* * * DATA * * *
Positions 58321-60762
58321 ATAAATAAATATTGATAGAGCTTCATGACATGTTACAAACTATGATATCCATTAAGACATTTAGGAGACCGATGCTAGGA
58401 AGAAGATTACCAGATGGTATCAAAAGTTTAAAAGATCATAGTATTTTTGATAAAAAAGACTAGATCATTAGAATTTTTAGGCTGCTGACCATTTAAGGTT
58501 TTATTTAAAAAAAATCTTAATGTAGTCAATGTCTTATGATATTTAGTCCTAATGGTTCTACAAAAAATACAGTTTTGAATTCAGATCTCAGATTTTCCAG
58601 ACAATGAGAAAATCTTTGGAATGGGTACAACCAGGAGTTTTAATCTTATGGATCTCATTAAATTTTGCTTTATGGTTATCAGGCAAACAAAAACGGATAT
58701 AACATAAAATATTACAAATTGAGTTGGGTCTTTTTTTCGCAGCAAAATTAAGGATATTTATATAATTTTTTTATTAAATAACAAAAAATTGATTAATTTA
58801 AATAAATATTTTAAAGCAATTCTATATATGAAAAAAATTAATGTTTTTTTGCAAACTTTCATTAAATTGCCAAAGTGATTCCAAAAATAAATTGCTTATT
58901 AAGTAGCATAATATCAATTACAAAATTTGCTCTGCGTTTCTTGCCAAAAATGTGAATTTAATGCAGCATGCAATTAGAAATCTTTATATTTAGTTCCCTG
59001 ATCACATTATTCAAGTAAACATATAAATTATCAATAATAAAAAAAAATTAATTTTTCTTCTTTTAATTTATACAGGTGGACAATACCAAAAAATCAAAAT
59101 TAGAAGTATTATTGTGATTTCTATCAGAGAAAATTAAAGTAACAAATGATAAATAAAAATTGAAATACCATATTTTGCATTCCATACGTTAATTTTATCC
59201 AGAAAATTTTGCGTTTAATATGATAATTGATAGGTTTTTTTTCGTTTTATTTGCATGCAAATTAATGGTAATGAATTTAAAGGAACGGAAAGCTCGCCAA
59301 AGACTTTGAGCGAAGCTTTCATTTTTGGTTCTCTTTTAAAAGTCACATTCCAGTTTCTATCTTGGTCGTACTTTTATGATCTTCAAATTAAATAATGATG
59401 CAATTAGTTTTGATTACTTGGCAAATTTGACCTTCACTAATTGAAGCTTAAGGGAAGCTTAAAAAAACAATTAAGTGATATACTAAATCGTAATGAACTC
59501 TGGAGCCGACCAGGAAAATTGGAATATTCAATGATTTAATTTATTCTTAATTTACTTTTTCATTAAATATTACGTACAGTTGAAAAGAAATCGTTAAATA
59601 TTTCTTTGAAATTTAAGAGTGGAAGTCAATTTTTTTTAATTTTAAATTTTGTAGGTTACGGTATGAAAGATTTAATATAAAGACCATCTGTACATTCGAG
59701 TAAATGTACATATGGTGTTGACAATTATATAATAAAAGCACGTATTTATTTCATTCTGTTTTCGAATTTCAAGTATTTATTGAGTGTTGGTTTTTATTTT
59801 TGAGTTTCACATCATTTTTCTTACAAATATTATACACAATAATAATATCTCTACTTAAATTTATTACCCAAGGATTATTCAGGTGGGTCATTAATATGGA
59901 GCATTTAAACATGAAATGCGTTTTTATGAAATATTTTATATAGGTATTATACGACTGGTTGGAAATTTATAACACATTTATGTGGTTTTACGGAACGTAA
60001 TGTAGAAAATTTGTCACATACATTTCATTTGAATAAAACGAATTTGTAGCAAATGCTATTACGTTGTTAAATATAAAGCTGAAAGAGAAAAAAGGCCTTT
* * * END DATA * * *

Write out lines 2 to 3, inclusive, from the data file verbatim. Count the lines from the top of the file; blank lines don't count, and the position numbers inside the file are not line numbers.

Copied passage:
58321 ATAAATAAATATTGATAGAGCTTCATGACATGTTACAAACTATGATATCCATTAAGACATTTAGGAGACCGATGCTAGGA
58401 AGAAGATTACCAGATGGTATCAAAAGTTTAAAAGATCATAGTATTTTTGATAAAAAAGACTAGATCATTAGAATTTTTAGGCTGCTGACCATTTAAGGTT